Video update: Protestors blame immigration numbers for traffic woes

Members of the group Immigration Watch Canada took to the Blundell Road overpass in Richmond above Hwy. 99 early Wednesday morning to protest Canada’s immigration policy, blaming it in part for the Lower Mainland’s traffic woes.

The gathering of about a half dozen people unfurled a large, yellow and black-lettered sign stating “Fight gridlock: cut immigration” for northbound commuters to see.

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Dan Murray, spokesman for the group said the level of immigration in Canada is unwarranted and wants the federal government to reduce the numbers, which he believed would help lessen the impact on city streets.

“More people, more cars,” said Murray. “Every two people who come in as immigrants bring another car onto the road. That’s how it works.”

Member of the public's video from YouTube below:

Murray argued that Canada’s immigration policy is outmoded and should cut down from the 250,000 or so people he said have been accepted annually since 1990.

“Since that time, Ottawa has never provided a single iota of justification from bringing in 250,000 people,” he said. “Our current immigration intake is an abnormality in Canada’s immigration history. It’s causing all kinds of problems. One of which is traffic gridlock.”

Disagreeing with that stance was Balwant Sanghera, director of Richmond Multicultural Community Services who said Canada has long been built by an immigrant population and should not be targeted for traffic problems as a means of coercing Ottawa to re-think its immigration policy.

“I think the government does its studies and set the number (immigration intake) every year,” Sanghera said. “It’s an arbitrary number, but it’s flexible. Around 200,000 to 250,000 immigrants a year, I don’t think that’s too much. It’s not out of the ordinary and seems like a reasonable number.”

Sanghera said he felt it was unfortunate Immigration Watch Canada was blaming immigration numbers for clogged city streets and will realize immigrants are a vital part of Canadian society.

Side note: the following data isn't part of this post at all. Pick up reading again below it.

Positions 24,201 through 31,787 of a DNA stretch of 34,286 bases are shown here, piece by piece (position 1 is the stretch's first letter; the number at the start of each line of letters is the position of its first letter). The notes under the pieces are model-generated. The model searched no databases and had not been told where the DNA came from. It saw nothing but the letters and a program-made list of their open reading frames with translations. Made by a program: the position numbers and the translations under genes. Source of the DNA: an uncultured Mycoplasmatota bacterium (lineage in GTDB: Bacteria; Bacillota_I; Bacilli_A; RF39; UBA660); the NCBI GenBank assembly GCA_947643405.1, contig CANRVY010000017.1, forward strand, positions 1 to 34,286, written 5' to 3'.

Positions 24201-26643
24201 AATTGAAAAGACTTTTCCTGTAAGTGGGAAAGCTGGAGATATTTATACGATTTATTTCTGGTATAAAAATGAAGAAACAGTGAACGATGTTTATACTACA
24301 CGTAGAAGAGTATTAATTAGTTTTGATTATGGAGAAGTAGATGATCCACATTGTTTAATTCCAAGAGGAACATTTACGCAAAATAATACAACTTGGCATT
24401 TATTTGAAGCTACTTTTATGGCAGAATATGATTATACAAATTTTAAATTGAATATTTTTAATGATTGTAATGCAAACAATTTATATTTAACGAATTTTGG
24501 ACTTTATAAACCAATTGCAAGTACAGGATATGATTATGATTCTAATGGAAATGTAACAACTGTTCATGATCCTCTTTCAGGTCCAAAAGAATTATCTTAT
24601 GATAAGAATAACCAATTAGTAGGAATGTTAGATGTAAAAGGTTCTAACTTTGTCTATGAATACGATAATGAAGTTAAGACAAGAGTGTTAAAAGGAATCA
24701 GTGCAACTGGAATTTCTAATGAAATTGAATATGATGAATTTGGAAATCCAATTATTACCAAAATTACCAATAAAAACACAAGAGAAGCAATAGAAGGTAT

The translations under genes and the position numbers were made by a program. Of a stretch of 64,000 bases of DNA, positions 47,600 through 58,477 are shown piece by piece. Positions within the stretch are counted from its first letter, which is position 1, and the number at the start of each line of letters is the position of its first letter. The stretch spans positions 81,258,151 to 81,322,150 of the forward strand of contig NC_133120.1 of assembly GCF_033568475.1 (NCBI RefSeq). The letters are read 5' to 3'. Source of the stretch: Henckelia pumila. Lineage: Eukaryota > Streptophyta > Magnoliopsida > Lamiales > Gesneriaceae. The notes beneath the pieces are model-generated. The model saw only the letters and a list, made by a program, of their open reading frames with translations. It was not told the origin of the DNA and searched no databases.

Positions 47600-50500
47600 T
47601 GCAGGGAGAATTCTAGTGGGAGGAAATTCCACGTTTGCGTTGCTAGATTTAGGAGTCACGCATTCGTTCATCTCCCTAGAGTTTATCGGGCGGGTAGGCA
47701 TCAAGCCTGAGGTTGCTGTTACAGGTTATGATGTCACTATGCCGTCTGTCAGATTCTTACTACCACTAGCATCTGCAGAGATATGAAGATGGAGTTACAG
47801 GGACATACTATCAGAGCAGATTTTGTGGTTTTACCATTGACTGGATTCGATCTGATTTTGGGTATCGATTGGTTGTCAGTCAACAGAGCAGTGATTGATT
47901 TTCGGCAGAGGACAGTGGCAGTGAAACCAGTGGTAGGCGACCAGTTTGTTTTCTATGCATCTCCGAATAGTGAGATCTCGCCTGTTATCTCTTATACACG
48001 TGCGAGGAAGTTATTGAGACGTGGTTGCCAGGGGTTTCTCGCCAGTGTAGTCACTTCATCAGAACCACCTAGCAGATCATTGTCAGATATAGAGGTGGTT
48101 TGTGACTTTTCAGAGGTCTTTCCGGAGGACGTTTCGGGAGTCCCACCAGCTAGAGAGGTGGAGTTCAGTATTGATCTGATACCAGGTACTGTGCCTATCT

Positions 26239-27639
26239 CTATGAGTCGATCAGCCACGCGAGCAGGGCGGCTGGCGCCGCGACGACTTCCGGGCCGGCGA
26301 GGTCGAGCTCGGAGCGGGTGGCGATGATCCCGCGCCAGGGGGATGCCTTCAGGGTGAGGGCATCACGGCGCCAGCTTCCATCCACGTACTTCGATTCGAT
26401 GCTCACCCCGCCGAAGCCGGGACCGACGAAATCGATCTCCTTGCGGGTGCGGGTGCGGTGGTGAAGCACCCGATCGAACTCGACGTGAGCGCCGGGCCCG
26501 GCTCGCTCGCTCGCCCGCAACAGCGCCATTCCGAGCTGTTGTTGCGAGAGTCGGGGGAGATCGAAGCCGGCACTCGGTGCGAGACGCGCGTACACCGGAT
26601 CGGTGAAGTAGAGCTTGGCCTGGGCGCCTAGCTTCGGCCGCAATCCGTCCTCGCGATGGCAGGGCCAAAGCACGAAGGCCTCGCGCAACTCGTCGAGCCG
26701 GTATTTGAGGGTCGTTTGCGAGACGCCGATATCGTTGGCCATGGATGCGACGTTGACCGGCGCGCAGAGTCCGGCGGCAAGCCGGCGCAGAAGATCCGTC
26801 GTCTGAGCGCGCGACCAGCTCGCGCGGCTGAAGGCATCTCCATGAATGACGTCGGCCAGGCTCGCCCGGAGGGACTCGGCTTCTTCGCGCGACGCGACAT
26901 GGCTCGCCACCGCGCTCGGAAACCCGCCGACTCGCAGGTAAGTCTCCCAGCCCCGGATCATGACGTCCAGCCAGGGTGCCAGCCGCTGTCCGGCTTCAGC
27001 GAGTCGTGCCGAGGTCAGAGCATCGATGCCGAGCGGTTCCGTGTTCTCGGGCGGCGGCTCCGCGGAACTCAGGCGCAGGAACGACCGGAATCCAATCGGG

“They (immigrants) have contributed a lot to the country,” he said. “We should be welcoming immigrants and encouraging them to integrate into the mainstream,” Sanghera said. “That should be the main focus.”

Immigration Watch Canada’s Murray said the notion that immigration can act as an economic stimulus is false.

“Don’t look to immigration, because in the years from Confederation, up until about 1990, immigration did not provide any,” he said, basing his comment on a study done by the Economic Council of Canada which was disbanded in 1992.

“At the moment, lots of people in Richmond, where you’ve got a population that is mostly immigrant right now, has forced a lot of long-term residents to move out.”

Murray added that, while some who have left may have benefitted in the short-term by cashing in on rising property values, the longer view is not positive for communities across the Lower Mainland.

The segment most hurt is made up of those trying to enter the real estate market but finding themselves shut out by rising prices, said Brad Salzberg, another one of the IWC protestors.

“Unaffordability is a huge factor. All of those younger people coming up, graduating from university, they want to buy a home, but they have to move to Chilliwack,” he said, adding that is largely due to foreign investment.

“We are talking about immigration intake, not stopping immigration completely,” Murray said.  “So, if we need immigrants, we’ll take them. But the idea that because we have taken immigrants in the past, that we are compelled to take them in the future is bloody nonsense.”

A short while after the protestors put up their banner, RCMP members arrived on the scene as a result of complaints from some motorists and asked the group to ensure they did not drop anything from the overpass onto the roadway below.

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